Spring came exceptionally late to southern Poland this year, the patches of snow along the railway track into the former Birkenau concentration camp a reminder that winter had begun to loosen its grip just two days earlier.
A few months after my bar mitzvah, my father disappeared. We didn’t know what had happened to him.
Edith Klein and her mother lined up on the Auschwitz II-Birkenau roll-call field. It was September 1944, and they feared being transported to a different camp. “Let’s hide,” Edith’s mother suggested, and the two darted into an empty barracks. But soon, afraid they would be missed, they rejoined the roll-call lineup, only to be caught and dispatched to the crematorium, where they faced another selection.
The Auschwitz-Birkenau death camp attracted a record number of visitors in 2010. Some 1.38 million people visited the site in southern Poland, up from 1.3 million in 2009, the Auschwitz memorial museum announced Wednesday. More than a half-million Poles visited the site, as well as 84,000 British citizens, 74,000 Italians, 68,000 Germans and 63,000 French nationals, according to a statement released by the museum. About 59,000 Israeli visitors came to the site.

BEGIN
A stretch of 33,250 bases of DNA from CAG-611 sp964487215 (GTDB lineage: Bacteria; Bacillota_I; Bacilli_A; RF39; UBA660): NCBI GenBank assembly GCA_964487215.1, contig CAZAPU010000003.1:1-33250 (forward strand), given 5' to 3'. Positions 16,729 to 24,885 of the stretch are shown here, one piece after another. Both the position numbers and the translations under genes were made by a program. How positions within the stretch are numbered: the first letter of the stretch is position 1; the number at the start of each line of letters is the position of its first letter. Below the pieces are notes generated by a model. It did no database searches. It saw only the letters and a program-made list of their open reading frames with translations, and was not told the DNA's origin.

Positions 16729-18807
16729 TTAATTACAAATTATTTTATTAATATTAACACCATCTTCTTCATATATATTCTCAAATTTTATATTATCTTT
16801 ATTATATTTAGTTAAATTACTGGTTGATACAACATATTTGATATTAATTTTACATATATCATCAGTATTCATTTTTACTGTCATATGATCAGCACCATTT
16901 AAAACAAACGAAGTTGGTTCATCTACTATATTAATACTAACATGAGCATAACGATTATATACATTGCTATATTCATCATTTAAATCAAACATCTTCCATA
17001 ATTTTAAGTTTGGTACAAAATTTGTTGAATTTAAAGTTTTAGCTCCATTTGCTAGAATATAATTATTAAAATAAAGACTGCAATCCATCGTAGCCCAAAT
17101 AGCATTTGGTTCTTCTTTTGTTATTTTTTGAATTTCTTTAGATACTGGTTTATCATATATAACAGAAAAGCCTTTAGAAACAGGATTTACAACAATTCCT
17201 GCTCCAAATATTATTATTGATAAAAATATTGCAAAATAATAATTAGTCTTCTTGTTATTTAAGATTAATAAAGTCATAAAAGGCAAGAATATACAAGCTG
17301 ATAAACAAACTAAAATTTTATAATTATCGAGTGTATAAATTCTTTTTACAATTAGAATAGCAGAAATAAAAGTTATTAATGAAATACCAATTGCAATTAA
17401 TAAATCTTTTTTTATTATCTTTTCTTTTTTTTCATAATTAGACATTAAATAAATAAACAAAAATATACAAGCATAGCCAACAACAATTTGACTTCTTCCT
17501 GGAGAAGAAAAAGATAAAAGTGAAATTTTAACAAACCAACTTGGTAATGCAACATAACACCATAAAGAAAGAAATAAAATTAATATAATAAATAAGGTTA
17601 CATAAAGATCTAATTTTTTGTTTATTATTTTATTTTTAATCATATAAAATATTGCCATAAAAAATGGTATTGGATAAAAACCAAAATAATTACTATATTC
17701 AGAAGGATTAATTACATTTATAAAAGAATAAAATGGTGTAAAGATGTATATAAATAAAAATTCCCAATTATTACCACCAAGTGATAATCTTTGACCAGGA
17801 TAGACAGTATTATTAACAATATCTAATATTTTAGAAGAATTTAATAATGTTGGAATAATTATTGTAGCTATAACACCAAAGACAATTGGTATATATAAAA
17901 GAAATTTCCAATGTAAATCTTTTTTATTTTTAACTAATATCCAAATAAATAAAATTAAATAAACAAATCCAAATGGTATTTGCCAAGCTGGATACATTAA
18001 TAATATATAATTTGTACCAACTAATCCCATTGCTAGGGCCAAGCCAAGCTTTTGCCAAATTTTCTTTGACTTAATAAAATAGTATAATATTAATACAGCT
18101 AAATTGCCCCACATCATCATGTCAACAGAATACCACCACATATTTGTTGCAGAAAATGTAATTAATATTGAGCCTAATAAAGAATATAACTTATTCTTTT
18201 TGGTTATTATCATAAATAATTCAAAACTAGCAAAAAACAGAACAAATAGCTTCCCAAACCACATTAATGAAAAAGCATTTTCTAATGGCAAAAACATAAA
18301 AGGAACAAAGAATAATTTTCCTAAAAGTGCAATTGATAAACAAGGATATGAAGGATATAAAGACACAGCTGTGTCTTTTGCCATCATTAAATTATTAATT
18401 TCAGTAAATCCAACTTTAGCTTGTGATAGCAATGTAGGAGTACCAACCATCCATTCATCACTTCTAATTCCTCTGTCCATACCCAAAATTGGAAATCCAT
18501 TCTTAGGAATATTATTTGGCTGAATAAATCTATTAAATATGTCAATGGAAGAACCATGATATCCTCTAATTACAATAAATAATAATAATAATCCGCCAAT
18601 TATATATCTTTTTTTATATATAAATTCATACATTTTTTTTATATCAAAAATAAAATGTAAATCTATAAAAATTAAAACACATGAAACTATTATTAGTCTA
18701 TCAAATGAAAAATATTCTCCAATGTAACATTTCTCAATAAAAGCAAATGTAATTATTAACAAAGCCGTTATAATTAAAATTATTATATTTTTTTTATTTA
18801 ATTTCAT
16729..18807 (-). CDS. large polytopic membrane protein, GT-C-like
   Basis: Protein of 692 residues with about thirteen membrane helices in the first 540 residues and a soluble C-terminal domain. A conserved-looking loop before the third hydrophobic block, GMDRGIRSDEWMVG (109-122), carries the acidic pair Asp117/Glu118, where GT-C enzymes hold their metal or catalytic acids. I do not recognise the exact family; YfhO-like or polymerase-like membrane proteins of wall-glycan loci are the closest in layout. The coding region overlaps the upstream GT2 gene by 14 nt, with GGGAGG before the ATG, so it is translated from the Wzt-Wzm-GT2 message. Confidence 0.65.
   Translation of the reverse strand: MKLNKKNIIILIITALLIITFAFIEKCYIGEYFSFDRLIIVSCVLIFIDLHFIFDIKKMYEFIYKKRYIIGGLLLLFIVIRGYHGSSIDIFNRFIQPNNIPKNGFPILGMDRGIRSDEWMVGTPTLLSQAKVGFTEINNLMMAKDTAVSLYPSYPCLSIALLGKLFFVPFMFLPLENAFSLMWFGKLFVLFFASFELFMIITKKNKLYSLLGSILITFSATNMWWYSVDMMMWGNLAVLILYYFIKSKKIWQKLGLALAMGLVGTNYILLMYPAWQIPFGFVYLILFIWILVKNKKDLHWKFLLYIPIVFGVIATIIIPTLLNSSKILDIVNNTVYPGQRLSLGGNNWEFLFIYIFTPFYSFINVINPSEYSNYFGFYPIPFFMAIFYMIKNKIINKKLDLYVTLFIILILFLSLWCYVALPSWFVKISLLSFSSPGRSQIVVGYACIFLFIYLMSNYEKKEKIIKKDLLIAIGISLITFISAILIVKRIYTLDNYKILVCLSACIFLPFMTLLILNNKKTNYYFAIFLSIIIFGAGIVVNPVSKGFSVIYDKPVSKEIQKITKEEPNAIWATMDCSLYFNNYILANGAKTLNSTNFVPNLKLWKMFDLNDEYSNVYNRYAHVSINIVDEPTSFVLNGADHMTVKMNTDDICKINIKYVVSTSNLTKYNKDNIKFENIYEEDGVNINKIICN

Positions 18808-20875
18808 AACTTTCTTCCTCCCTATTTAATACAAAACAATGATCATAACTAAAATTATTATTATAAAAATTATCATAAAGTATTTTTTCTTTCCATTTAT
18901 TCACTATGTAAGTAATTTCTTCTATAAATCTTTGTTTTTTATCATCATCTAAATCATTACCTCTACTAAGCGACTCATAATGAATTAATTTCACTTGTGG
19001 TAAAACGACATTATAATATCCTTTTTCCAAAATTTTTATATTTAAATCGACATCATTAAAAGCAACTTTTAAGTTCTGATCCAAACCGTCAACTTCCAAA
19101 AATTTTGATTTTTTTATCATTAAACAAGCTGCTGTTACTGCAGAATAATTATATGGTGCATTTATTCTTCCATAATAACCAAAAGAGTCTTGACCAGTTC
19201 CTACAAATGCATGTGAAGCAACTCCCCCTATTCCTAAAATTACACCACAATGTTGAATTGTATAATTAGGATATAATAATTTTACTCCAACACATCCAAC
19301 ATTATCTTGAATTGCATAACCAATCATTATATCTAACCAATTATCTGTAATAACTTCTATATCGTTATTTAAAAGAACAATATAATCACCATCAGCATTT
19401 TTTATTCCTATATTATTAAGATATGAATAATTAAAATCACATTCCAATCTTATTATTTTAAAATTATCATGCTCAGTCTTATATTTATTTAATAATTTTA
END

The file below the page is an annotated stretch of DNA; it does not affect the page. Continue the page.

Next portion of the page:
Visiting the Yad Vashem museum of the Holocaust in Jerusalem.
David Grossman, 18, wanted to make the Holocaust more personal. Eliya Shachar, 18, wished to understand her grandmother's pain. And Max Kappel, 17, wanted to find a tangible place to comprehend the Shoah.
They were among 51 teenagers from Los Angeles who took part in last week's March of the Living 2005 in Poland, which retraces the nearly two miles from Auschwitz to Birkenau, following the path of concentration camp inmates forced to walk to the gas chambers. They were accompanied by survivors for whom that trail once meant death, including Nandor "Marko" Markovic, 82, a Holocaust survivor, and his wife, Frances, who squeezed into the slow-moving and untidy line of about 20,000 people from almost 50 countries.
Each year, the liberation of Auschwitz-Birkenau by Soviet forces is marked on Jan. 27, but this year, the 60th anniversary has given Poland, site of the most infamous Nazi death camps, a special opportunity for remembrance and reflection.
The anniversary ceremonies, which will be held at the memorial site in Birkenau, will draw an assortment of international dignitaries and leaders. Among those slated to attend are Israeli President Moshe Katsav, Ukrainian President-elect Viktor Yuschenko and Russian President Vladimir Putin.